Monday, July 14, 2014

Second Request to NARA, Final Attempt at GGF's Death Certificate

Per my appointment at the consulate in Newark prior to its closure, which occurred February 2014, they requested that I request the 'No Records Found' my great great grandfather's naturalization again.
On the paperwork, there is a discrepancy - it is not the correct date of birth and reads 01/01/1868. I am therefore conducting a second search which will hopefully render paperwork with the correct DOB.

Since I had done the original search in 2009, it took me quite some time to research and figure out how to request a search from the NARA. I can post more information on the NARA process at a later date.

As for my great grandfather's death certificate, they asked that I again attempt to request it from New York State. Who would think that in my own country I would encounter so much red tape? The following paperwork was submitted:

  1. Great grandfather's birth certificate
  2. Great grandfather's marriage certificate
  3. Grandmother's birth certificate
  4. Grandmother's marriage certificate to show last name change
  5. Grandmother's death certificate
  6. Father's birth certificate
After all that paperwork, New York State still required more proof that my father is who he says he is. A notarized affidavit, along with the consulate's requirements must be mailed in addition to everything else that was sent in.

The closure of the consulate at the tail end of the process has put me in a bit of a predicament. My county now falls under the NYC consulate's jurisdiction once again. I have already had two appointments: one in August 2011 and the other in November 2013 in Newark. All of my paperwork is set to be submitted with the application to recognize citizenship with the exception of the aforementioned documents. However, I am not sure if they require that I come in-person again since this is a different consulate. If so, I do not know the wait time for NY, and for an appointment it now costs 300 euros. More will be posted on this new law passed by Italian Parliament when I have done more research.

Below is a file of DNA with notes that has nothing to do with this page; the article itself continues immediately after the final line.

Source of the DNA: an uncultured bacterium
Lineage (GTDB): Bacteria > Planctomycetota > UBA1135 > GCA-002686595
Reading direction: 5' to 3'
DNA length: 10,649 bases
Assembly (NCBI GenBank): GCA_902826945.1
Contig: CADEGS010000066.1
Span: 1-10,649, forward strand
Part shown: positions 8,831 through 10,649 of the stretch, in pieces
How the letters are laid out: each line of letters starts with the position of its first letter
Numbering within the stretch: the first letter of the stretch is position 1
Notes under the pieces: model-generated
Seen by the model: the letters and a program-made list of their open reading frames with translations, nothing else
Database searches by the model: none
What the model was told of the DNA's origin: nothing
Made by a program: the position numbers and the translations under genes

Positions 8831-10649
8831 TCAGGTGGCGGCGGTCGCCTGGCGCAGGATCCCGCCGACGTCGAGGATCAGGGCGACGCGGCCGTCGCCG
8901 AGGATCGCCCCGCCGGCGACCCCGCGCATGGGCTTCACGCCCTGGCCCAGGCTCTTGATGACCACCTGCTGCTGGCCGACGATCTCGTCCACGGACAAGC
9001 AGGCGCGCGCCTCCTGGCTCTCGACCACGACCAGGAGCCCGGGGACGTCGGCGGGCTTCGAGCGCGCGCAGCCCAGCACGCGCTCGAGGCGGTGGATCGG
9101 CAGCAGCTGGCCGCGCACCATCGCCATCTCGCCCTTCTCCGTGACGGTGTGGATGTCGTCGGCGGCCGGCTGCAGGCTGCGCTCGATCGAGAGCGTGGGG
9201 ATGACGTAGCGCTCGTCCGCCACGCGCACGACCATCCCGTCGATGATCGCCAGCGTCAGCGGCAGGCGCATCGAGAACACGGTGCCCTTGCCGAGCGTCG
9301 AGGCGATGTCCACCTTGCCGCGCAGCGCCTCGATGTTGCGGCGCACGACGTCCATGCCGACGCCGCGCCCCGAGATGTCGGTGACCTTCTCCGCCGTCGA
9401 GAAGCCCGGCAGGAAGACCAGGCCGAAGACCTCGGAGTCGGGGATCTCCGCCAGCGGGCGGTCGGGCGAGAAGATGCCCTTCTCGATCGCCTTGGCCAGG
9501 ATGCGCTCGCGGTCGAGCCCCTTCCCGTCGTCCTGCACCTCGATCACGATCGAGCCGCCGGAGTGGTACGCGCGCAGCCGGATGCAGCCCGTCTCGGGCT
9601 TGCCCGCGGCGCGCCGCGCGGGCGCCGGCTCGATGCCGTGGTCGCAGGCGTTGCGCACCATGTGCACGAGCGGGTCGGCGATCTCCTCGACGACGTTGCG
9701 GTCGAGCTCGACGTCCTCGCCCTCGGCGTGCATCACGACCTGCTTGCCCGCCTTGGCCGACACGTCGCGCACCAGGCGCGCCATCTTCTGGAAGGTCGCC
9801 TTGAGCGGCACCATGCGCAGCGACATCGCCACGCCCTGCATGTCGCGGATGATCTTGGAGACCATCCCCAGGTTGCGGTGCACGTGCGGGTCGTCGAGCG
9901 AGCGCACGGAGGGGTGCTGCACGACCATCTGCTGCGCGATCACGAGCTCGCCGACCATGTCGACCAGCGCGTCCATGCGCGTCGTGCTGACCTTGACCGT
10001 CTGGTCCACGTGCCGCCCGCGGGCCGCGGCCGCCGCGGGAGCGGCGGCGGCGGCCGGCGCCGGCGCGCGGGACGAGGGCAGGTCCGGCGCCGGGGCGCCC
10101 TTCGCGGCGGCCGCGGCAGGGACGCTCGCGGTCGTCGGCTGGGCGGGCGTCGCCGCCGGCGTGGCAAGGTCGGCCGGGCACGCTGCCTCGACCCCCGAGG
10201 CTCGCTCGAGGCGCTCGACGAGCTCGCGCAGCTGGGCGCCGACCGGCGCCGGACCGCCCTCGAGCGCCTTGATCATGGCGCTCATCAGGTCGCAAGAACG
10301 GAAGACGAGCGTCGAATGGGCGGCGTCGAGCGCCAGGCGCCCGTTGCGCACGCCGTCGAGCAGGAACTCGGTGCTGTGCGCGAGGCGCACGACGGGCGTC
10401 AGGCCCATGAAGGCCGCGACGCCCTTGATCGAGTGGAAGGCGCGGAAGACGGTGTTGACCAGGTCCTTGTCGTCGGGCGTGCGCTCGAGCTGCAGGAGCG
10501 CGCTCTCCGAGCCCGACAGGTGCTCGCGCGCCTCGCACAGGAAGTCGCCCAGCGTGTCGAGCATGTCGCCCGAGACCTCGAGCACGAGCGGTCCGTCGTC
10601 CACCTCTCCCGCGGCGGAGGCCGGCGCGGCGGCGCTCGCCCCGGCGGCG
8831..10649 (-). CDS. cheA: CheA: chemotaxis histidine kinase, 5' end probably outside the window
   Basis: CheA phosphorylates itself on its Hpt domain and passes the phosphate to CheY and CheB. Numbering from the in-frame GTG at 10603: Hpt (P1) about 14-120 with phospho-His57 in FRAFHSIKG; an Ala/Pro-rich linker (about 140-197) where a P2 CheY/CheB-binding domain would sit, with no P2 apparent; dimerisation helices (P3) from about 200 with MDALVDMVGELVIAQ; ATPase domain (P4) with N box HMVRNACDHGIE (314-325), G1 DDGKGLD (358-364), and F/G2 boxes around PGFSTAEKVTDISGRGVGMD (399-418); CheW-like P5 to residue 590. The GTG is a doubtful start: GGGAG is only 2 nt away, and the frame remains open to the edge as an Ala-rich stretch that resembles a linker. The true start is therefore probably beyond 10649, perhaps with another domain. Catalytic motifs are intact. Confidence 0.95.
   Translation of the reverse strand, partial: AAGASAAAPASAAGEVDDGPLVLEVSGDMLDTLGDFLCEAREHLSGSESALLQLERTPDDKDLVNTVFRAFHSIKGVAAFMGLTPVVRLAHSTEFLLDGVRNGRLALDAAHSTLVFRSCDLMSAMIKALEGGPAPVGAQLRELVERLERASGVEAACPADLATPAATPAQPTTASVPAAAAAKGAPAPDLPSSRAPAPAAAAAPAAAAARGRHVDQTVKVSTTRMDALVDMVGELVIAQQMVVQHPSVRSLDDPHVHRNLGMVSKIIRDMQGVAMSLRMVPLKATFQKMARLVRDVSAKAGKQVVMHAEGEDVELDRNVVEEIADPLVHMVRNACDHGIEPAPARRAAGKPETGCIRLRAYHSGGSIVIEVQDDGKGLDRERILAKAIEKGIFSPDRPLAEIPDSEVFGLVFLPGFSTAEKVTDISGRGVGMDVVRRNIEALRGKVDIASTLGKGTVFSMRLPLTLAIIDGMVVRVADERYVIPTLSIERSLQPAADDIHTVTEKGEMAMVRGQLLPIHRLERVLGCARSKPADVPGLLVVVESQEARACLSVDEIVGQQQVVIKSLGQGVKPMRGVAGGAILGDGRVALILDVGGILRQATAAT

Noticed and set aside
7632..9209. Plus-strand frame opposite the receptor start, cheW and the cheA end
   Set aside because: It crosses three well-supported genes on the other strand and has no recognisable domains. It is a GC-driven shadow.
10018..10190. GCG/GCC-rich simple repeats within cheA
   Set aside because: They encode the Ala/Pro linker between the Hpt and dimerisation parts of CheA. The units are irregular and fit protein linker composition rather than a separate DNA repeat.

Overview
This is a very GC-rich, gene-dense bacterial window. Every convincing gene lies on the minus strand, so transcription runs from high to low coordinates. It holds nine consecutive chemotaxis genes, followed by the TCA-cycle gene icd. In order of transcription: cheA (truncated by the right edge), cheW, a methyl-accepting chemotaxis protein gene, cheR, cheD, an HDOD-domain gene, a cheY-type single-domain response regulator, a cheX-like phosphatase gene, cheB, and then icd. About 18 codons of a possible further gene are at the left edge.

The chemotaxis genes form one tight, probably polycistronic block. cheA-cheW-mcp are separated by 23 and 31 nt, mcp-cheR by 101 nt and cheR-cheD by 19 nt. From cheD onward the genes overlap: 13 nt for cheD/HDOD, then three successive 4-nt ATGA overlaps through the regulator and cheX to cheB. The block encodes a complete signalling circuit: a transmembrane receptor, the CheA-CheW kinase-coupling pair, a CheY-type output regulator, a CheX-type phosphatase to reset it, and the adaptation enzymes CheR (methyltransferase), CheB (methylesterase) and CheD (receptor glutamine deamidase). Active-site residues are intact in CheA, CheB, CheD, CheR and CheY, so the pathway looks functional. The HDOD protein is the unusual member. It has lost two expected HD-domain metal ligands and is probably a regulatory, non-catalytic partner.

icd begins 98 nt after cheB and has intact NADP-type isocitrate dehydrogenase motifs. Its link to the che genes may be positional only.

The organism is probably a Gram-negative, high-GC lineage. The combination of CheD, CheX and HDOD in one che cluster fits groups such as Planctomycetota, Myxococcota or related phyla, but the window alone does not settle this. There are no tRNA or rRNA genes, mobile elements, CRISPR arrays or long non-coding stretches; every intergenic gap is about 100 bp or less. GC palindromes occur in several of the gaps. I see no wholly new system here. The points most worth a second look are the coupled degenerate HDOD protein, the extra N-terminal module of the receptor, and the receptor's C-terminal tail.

Per the website, appointments may be given in a year's time. Hopefully, this does not apply to me and I can just mail my paperwork in.

I will update my blog if I hear anything in regard to the email I sent to NY about whether I have to make a third appointment or not. I am hoping I do not.

For those of you who did not know Newark's consulate was closed, please see the official notification on the consulate's website

Monday, May 26, 2014

Time Magazine Article - Matteo Renzi: ‘Italy Will Never Be a Normal Country’

The Prime Minister of Matteo Renzi, who stepped into his position in February of this year, was featured in an interview with Time magazine. The article illustrates his views of Italy and his strive for political reform.

Monday, May 19, 2014

Rome Older than Archaeologists Originally Believed – by a Century

Rome is one of my favorite cities to visit. As I always say, no matter how many times you visit Rome, there is always something new to discover, and you can never truly see all of Rome. Even if you lived there your entire life, you would still not see all of it. Rome’s official birthday is April 21 753 BC. In April of this year, The Guardian wrote an article about recent findings uncovered by archaeologists.
 Readabout what they found.

Monday, May 12, 2014

The Montefeltro Family

The Montefeltro Family